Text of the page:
Bone Density Report Is Normal but Fracture Suggests Otherwise

July 8, 2020

Patients with suspected osteoporotic fractures and normal DXA rarely have normal bone, shows a new study.

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Patients experiencing fractures at the hip and spine considered likely to be osteoporosis rarely have normal bone, even when dual-energy X-ray absorptiometry (DXA) measurements suggest that they do, a study published in the Archives of Osteoporosis shows.

The researchers looked at other clinical data available in the patients records, including femoral trochanter and radius 0.3/ultradistal DXA T-scores, lumbar spine trabecular bone score (TBS), lumbar vertebral opportunistic CT, and femoral cortical index, and found that this additional information could give a more complete picture and inform clinical decisions regarding osteoporosis therapy.

“Patients with normal spine and hip BMD who sustain fracture rarely have normal bone when all available data are considered,” says author Dr. Sindhura Bandaru, of the University of Wisconsin School of Medicine and Public Health in Madison. “These data indirectly support recommendations that postmenopausal women and men age 50 and older with a hip or vertebral fracture should receive osteoporosis medication as their bone is rarely normal.”

The researchers accessed the medical records of 387 patients who sustained hip or spine fractures, were evaluated by a fracture liaison service and received spine and hip DXA. From this group they identified 32 (8.3%) in whom the spine and/or hip BMD reported had been normal.

Other clinical bone data were available in the medical records of 30 out of the 32 patients. These clinical bone data included 0.3 and ultradistal radius T-scores, trochanteric T-scores, lumbar spine trabecular bone score (TBS), L1 opportunistic CT Hounsfield units (HU), and femoral cortical index (FCI).

When all the additional data available for skeletal assessment were considered, only 5/387 (1.3%) were considered to have normal bone. And, Dr. Bandarua emphasised: “It is plausible that even some of these few might have had abnormal bone if additional imaging studies were available.”

The remaining 27 patients with normal DXA results, had atleast one value in their record which suggested abnormal bone. Ultradistal and 0.3 radius results were available in 21 patients, and 18 of these (85.7%) had T-scores < − 1.0. Trochanteric T scores were available for 16 patients and these T-scores were < − 1.0 in 18.8% of patients. Lumbar spine trabecular bone score data were available for 24 patients, and the scores showed that 41.7% had vertebrae with partially degraded or degraded values. Lumbar opportunistic CT was available for 25 patients, and 80% were below normal and < 150 HU. Finally, the femoral cortical index was measurable in 9 subjects, of which 66.7% were below < 0.4.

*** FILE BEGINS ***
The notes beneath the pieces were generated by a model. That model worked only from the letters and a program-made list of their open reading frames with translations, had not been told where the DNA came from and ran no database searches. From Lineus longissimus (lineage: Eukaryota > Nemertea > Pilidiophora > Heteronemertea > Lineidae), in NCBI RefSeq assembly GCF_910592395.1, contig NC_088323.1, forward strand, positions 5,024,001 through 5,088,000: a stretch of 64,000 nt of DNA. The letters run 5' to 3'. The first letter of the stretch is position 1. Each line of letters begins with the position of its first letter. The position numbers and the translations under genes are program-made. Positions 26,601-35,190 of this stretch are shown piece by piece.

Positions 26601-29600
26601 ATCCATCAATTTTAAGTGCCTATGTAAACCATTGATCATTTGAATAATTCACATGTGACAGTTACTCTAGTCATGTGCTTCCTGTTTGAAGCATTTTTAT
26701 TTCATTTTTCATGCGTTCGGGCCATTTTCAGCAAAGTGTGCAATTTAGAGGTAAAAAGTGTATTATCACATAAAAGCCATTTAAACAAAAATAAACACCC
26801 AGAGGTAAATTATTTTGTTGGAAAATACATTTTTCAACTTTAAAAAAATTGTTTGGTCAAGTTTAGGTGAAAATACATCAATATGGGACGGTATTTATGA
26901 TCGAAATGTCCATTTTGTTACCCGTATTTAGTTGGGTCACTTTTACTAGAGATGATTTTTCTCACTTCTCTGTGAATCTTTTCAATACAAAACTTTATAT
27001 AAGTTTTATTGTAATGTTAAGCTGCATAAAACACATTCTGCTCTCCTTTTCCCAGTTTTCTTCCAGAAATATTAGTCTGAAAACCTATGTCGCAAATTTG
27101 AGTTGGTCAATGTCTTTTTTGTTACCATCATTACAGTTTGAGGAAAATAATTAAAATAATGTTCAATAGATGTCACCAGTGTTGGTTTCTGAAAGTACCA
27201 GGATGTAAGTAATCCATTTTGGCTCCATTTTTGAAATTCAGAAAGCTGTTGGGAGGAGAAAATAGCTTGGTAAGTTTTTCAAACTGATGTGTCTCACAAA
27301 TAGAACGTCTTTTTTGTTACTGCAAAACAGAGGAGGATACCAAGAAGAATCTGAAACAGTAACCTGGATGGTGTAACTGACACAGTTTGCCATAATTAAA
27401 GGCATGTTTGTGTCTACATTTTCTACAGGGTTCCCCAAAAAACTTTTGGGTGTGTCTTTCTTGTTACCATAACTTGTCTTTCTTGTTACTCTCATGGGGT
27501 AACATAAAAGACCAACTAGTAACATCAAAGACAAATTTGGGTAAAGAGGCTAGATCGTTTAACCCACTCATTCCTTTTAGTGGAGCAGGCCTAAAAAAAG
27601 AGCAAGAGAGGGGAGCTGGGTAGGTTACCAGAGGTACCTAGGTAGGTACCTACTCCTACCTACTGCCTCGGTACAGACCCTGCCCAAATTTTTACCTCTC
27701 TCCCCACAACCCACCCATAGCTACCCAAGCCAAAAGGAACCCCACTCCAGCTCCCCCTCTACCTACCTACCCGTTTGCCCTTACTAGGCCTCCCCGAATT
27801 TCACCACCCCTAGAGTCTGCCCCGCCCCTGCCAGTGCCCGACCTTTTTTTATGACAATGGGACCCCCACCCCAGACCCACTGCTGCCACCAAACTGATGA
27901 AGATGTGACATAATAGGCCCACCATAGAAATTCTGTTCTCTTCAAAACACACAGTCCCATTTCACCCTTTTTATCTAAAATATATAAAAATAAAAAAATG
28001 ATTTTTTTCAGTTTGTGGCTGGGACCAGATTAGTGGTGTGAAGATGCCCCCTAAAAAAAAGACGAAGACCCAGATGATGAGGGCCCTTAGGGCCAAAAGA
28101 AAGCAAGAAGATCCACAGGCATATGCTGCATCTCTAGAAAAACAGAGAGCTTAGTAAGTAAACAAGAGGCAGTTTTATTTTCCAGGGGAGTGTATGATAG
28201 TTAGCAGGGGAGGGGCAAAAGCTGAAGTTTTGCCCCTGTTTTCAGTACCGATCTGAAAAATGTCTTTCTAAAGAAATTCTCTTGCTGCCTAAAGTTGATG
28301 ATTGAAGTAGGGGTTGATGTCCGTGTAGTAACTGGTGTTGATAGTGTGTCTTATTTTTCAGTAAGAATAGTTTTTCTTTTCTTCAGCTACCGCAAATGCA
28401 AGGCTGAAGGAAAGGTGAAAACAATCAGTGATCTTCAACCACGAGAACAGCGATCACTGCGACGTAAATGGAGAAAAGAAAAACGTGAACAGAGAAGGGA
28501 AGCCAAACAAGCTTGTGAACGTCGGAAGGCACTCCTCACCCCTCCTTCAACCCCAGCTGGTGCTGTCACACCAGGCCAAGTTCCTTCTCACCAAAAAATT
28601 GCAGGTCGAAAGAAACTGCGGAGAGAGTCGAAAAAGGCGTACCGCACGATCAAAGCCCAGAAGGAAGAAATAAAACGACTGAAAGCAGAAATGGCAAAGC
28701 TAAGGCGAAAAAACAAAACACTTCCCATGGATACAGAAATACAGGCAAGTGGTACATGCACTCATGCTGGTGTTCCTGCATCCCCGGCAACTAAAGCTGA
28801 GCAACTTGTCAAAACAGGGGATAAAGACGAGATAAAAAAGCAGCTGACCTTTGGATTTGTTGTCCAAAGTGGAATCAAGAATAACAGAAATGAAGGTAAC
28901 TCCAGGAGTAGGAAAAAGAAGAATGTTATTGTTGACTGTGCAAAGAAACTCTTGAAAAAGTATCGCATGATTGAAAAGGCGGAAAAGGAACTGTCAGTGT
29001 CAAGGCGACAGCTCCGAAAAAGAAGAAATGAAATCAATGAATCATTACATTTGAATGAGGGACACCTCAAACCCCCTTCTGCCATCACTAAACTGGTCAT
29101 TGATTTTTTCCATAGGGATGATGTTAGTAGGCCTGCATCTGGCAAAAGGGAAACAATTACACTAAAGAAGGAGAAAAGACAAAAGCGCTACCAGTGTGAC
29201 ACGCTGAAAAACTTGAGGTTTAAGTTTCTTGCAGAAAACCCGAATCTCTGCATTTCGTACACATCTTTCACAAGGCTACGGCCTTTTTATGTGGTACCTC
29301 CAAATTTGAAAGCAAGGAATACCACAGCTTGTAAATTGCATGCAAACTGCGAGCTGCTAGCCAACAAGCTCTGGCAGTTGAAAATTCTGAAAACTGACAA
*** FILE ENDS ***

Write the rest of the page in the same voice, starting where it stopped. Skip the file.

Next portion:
Not all patients returned abnormal results for all tests, Dr. Bandarua pointed out. “We believe this is to be expected, given that these methods assess skeletal sites with differing proportions of cortical and trabecular bone and that trabecular bone is lost more rapidly after menopause is widely recognized resulting in diagnostic discordance when multiple skeletal sites are measured.”

It was also likely that some tests had differential sensitivity and precision which impacted on reproducibility, she added. “As such, we believe it appropriate that clinicians characterize their fracture patients’ bones as abnormal if any of these tests are low.”

Clinicians who are reluctant to utilize osteoporosis medications in fracture patients with normal spine and hip DXA are advised to seek additional data or testing evaluating bone status in such individuals, Dr. Bandaru said. “Such data is often readily available in the Emergency Room with no additional cost or radiation exposure.”

She added: “In patients who sustain fracture with a fall and are reported to have normal BMD based on standard hips/spine DXA, it is important to first assess for DXA errors and subsequently further evaluate to see if the bone is truly normal as such knowledge may be important in treatment decisions, especially whether to utilize pharmacotherapy to decrease the subsequent fracture risk.”

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REFERENCE

Bandaru, S., Hare, K., Krueger, D. et al. "Do patients that fracture with normal DXA-measured BMD have normal bone?" Arch Osteoporos15, 70 (2020). https://doi.org/10.1007/s11657-020-00745-0